Back in the old days it was up to the lady of the house to change the padding inside the mattress, whether it was straw, reeds, or old fleece not good enough for spinning, or feathers. The mattress casing was like a giant pillow case that could be sewed inside out except for the final seam. That seam needed to be left open for the stuffing.

    After it was stuffed the seam would be sewn shut with a mattress stitch which was very strong and fine enough to keep the stuffing in, but also very easy to cut apart to get the stuffing out. We have actually found mattresses from Egyptian tombs made this way, right up to Colonial times.

    Cheers! April

  5. Kathleen, the mattress stitch was originally used to make mattresses. The stitch allowed for even tension along the seam when the mattress was in use.

  6. Yeah, there is a “mattress stitch” in hand sewing/embroidery/quilting. This “mattress stitch” is different. It is used for seaming knitwear. It’s OK that there are similar/like/same terms for different things.

  7. been using the mattress stitch for years too but I always called it the ladder stitch (probably because I began with sewing at age 4 and taught myself every other fiber art later)
    your tip to knit the first and last stitch of every row is good but I learned it a bit differently and have found that it makes seaming easier and I like the edge it creates … always slip the first stitch and knit the last stitch of each row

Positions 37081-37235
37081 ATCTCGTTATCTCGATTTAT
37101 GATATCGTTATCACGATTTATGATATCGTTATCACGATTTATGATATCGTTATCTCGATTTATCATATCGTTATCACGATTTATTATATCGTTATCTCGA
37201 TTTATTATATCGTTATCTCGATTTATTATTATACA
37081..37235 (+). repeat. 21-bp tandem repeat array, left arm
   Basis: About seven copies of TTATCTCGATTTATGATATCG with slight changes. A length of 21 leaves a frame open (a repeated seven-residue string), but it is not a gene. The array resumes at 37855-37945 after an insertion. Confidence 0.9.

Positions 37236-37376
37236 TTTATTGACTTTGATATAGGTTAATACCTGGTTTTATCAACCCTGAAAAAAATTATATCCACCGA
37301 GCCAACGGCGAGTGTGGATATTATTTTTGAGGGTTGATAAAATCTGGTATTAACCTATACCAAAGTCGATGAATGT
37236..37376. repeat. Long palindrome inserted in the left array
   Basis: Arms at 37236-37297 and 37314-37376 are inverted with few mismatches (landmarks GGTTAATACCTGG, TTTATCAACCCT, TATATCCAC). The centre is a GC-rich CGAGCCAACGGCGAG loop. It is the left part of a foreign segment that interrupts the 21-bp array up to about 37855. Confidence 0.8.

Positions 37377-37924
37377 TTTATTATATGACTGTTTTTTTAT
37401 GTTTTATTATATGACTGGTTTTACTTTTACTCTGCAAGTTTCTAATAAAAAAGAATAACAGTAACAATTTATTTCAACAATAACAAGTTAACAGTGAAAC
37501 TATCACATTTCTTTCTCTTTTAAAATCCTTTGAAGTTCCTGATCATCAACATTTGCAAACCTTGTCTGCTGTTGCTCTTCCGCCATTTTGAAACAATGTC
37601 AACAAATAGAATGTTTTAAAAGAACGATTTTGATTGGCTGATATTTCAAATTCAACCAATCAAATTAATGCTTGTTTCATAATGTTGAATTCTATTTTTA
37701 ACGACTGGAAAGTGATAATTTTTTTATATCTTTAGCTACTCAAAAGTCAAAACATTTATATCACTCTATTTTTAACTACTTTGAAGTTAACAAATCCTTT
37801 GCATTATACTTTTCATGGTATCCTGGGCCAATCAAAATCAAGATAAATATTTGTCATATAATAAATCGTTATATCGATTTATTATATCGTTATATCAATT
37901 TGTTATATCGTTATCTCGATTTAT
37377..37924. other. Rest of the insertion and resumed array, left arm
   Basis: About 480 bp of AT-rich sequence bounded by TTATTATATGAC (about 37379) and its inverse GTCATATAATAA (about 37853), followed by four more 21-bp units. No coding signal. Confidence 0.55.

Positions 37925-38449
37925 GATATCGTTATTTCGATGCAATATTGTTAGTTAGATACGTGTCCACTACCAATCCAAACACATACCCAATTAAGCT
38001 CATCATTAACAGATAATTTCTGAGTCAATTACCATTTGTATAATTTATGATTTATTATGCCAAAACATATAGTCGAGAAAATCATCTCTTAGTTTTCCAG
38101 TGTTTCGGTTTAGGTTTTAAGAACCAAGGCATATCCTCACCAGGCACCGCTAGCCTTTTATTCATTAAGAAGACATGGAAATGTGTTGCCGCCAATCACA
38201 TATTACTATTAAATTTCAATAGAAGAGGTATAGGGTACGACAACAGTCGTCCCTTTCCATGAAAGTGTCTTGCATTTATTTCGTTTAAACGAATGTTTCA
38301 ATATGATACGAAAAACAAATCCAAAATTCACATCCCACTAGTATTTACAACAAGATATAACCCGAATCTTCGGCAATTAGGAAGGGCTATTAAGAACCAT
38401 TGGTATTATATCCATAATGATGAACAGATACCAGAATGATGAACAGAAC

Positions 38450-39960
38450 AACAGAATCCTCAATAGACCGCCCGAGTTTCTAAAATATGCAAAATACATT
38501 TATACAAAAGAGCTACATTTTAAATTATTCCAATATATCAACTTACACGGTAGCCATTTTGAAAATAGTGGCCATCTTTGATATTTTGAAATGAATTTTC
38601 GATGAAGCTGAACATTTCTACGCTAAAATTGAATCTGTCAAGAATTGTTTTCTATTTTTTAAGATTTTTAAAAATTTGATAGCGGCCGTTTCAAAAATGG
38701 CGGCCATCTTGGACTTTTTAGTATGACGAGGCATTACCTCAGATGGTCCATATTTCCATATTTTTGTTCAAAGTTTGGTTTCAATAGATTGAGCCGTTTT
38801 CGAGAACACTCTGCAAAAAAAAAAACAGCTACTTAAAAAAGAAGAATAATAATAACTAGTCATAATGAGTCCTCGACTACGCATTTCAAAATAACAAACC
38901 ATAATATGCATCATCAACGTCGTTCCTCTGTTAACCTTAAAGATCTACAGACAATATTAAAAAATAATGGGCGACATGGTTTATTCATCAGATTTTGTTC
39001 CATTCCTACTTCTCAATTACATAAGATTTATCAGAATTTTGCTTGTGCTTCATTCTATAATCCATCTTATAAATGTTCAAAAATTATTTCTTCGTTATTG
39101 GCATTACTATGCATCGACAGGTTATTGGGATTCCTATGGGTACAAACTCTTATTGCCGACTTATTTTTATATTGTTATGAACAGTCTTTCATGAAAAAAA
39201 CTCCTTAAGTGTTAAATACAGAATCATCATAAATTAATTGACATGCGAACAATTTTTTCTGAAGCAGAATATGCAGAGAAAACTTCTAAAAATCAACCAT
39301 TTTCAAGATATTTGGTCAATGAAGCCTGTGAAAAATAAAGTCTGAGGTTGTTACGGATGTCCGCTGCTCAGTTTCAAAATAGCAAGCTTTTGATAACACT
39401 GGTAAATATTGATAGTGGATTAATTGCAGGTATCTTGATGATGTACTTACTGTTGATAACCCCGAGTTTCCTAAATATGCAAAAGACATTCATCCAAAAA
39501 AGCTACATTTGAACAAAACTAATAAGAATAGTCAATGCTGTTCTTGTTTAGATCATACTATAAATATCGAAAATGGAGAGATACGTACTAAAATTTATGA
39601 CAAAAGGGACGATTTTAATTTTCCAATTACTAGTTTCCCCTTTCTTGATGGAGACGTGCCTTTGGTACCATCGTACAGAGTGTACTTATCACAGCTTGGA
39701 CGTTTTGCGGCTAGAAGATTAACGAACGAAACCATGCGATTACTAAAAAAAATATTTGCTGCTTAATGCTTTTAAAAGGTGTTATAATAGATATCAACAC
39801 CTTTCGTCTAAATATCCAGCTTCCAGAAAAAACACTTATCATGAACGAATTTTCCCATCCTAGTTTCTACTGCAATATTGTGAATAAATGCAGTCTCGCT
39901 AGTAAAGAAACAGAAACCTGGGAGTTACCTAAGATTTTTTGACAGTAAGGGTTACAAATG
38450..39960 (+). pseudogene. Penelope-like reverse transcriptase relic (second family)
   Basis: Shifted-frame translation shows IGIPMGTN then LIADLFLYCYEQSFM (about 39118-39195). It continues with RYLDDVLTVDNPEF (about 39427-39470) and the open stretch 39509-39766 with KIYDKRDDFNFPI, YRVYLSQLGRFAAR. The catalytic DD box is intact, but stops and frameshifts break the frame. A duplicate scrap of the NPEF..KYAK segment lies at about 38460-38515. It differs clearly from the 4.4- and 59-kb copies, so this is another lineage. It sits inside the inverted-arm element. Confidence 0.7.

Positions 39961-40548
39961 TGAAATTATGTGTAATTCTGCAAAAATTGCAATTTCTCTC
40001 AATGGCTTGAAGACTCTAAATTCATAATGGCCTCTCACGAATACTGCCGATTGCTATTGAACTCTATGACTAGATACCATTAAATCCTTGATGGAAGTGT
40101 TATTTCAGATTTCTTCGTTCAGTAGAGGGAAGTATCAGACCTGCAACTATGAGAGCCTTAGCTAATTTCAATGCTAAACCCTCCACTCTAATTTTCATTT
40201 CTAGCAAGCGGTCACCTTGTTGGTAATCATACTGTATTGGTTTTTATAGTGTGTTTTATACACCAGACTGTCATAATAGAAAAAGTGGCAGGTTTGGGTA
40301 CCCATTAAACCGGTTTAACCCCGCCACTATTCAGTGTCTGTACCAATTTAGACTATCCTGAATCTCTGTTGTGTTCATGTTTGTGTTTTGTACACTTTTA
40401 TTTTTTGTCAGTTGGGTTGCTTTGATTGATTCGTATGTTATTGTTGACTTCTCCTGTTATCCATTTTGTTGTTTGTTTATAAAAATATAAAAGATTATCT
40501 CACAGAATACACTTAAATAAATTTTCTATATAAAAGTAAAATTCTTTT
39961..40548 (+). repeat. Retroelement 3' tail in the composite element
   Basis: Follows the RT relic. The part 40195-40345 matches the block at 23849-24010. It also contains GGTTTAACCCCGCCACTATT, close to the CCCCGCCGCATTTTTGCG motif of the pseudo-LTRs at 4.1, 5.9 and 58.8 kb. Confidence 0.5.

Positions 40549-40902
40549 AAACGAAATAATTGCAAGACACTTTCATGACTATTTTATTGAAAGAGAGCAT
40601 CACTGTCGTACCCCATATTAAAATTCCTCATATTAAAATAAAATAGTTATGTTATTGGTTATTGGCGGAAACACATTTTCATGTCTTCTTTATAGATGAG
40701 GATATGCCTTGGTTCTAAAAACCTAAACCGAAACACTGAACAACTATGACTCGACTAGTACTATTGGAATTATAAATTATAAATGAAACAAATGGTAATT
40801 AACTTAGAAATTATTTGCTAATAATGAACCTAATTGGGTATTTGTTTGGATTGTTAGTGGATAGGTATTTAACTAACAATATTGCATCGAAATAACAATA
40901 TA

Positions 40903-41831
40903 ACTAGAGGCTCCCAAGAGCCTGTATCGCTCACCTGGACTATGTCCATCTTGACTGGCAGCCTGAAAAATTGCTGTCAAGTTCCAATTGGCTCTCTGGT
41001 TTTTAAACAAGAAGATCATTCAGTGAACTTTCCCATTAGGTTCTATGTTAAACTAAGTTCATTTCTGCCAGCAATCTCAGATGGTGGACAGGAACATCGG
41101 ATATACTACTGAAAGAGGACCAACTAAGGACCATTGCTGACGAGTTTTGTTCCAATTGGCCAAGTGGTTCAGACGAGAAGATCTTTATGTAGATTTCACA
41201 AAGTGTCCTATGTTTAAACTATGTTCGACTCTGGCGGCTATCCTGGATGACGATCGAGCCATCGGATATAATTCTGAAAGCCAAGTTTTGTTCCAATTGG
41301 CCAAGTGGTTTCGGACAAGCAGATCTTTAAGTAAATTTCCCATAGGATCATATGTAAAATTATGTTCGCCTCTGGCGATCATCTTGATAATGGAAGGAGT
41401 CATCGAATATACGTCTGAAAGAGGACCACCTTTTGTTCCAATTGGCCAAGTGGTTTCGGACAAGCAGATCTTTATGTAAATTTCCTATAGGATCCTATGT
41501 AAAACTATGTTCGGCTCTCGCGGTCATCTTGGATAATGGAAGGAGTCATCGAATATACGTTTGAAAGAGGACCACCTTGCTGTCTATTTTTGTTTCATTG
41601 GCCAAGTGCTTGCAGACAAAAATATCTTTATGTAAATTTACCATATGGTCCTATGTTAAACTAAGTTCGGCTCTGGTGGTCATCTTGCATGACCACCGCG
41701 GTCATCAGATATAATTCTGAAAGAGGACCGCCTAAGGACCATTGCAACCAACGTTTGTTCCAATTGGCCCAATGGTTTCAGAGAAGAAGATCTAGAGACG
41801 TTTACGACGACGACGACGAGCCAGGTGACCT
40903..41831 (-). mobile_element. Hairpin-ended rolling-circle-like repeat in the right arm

8. As a participant in historical re-enactment, I can tell you 2 likely origins of the name “mattress stitch”.

    1. If you have an old-style wooden or metal bedframe with no slats, you use rope in a pattern that looks like the mattress stitch to connect the sides of the bedframe in a crosswise manner giving you a place to set your mattress.

    2. If you have a homemade mattress, you use the mattress stitch to close the opening between the top and bottom fabrics after you stuff the mattress.

    In either case, you don’t cut off the extra length of rope or thread. You tie it in a knot that can be untied later and tuck in the extra length.

    In both applications, the mattress stitch can be tightened or loosened easily to allow re-positioning or re-stuffing with a minimum of fuss. Other, more complicated or more durable patterns of lacing or sewing were also used in mattress finishing and bedframe lacing but are not as practical because they are harder to tighten or loosen as needed.